In just two years, influencer marketing has quadrupled in size and this exponential growth does not appear to be slowing down any time soon. This is why this once novel and promising marketing tactic is now considered an essential pillar of many marketing budgets, regardless of the type of brand or industry.
Brands have started to realise that you don’t necessarily have to keep to just one type of influencer. For example, if you’re in the food industry, you don’t necessarily have to stick to just “foodie” influencers.
This has opened up even more doors for micro influencers, bloggers and acknowledged experts to partner with enterprises and engage their audiences. But don’t just take our word for it, here are the facts:
A report presented by Leverage Marketing found that over 47% of customers are using ad-blocking technology online, while 74% trusted social networks to guide their purchase decisions instead.
This is a strong indication that traditional online marketing methods are waning when it comes to effectively enticing clicks and ultimately purchases from fickle consumers.
A poll taken by Infolinks clarified that at least half of internet users will never click on an online ad, while 35% click on less than five a month! What is alarming in this regard is the amount of budget still being segmented by marketers to pursue this form of online marketing, when there has clearly been such a marked dip in any return on investment.
The Collective Bias Marketing Survey reveals that 70% of millennial consumers are influenced by the recommendations of their peers before making a purchasing decision. While over 30% are more likely to buy a product recommended by a non-celebrity blogger.
An exciting prospect for marketers who don’t necessarily want to spend exorbitant budgets to partner with established celebrities in complicated endorsement deals.
Experticity (a renowned influencer platform) has noted that 82% of online consumers are highly likely to follow a recommendation made by a micro influencer that they follow and admire. This could be a local mommy blogger or even a thought leader in a certain niche community.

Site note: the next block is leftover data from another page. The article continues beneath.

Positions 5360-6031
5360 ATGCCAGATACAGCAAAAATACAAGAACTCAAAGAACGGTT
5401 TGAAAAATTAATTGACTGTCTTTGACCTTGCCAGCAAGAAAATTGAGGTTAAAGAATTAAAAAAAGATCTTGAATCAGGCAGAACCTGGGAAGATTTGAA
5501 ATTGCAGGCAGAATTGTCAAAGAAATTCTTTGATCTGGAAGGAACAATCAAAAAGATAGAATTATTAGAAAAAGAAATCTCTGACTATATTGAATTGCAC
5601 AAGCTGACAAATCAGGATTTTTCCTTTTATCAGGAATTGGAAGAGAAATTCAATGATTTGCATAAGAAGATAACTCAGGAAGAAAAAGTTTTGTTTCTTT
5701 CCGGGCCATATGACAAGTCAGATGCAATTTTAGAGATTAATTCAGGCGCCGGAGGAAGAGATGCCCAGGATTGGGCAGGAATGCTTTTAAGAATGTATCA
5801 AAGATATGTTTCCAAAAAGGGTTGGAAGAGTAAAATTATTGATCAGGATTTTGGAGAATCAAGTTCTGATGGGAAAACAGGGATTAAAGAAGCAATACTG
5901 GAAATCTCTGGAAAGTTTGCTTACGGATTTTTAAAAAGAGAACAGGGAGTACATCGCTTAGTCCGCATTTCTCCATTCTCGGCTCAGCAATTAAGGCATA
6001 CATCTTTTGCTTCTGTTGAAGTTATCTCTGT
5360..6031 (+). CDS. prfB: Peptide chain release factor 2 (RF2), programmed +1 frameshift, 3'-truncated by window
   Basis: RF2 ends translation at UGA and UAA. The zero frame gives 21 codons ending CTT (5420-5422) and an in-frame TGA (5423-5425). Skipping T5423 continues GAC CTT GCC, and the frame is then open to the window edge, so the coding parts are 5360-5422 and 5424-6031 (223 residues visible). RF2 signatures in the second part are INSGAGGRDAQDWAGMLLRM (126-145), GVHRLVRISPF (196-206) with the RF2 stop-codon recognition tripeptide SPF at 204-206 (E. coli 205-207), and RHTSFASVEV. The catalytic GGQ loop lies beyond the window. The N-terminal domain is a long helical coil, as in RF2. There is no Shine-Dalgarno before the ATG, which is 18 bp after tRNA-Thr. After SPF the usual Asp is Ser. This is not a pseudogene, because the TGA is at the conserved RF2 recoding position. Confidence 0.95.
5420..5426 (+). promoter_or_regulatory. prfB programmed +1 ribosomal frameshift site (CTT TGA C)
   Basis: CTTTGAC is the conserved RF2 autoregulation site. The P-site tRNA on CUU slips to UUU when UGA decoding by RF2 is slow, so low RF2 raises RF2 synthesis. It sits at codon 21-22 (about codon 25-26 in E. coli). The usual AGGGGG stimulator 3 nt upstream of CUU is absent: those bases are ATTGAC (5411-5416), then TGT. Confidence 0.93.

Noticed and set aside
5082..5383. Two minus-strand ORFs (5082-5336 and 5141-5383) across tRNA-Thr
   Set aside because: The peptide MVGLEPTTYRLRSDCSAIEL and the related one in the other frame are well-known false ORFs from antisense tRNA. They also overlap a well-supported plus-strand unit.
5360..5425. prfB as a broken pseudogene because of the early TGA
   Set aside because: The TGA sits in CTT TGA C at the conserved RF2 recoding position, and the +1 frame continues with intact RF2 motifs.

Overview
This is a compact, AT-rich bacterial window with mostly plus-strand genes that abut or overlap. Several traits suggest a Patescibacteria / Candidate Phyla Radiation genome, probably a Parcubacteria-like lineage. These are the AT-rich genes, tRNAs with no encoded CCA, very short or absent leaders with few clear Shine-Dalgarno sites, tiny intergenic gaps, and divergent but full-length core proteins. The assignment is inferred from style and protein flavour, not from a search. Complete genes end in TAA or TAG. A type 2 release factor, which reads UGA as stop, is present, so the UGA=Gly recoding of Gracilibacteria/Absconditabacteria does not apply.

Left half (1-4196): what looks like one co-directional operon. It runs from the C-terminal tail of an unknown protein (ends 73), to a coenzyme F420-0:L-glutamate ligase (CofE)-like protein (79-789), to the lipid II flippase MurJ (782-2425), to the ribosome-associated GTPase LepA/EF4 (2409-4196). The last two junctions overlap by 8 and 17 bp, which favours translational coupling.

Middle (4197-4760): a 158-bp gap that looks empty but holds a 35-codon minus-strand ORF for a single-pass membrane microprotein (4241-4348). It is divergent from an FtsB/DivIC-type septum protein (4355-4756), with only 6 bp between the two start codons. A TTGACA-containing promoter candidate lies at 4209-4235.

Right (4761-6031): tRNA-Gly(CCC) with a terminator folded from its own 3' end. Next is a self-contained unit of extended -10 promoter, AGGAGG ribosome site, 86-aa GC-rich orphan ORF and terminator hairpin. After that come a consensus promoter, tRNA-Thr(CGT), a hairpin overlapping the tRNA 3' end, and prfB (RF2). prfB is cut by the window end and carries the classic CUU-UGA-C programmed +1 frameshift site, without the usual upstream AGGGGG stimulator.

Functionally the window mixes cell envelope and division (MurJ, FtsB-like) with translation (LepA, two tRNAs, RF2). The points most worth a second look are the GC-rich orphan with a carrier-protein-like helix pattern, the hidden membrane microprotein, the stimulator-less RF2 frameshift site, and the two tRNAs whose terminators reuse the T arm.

Finding these micro influencers and making them brand ambassadors offers incredible returns on investment and lower overheads than many other types of endorsement marketing.
According to Google Trends, influencer marketing surpassed print marketing as a primary channel in 2016. It’s also currently the fastest-growing online customer acquisition channel – beating organic search, paid search and email marketing. In 2018, almost 87% of marketers have segmented budget just to pursue this type of marketing in all its new shapes and sizes.
This is particularly pertinent as social media channels have risen as the primary form of communication between brands and their consumers. Whether it’s to research a product, submit praise or a complaint, or even to provide feedback on a campaign, audiences tend to turn to social media first for these interactions.
A study by Schlesinger Associates shows that 67% of marketing and communications professionals engage with influencers for content promotion. Particularly ahead of a product launch, for event management, to aid with corporate communications, assist SEO and even support with crisis management.
This type of marketing is now underpinning both traditional and cutting-edge marketing efforts and should not be ignored by any industry that engages in B2C communications.
A Bloglovin’ Survey also revealed that 77% of fashion micro influencers prefer Instagram’s visual appeal for getting a message across and its much higher engagement rates. Particularly when compared to Twitter and Facebook.
As one of the most powerful and prolific industries in the world, this is a testament to the true value of using influencers on this type of platform. This is true regardless of your type of industry, where Instagram models can promote all manner of products from health to automotive.
There you have it, influencer marketing is on the rise all around the world and consumers are gravitating towards it en masse. However, the trick is still finding the right influencers for your particular brand and audience. Many marketers agree that top talent and social media superstars are not always the best option to pursue.
Micro-influencers, with less reach but greater relevance, are getting far better results for brands. Finding the right mix can be the secret to unlocking a greater return on investment through higher conversion and engagement rates. Happy hunting!
Do you have any lingering questions about this emerging type of marketing? Perhaps you’re an influencer yourself? Don’t hesitate to leave your thoughts or questions in the comments.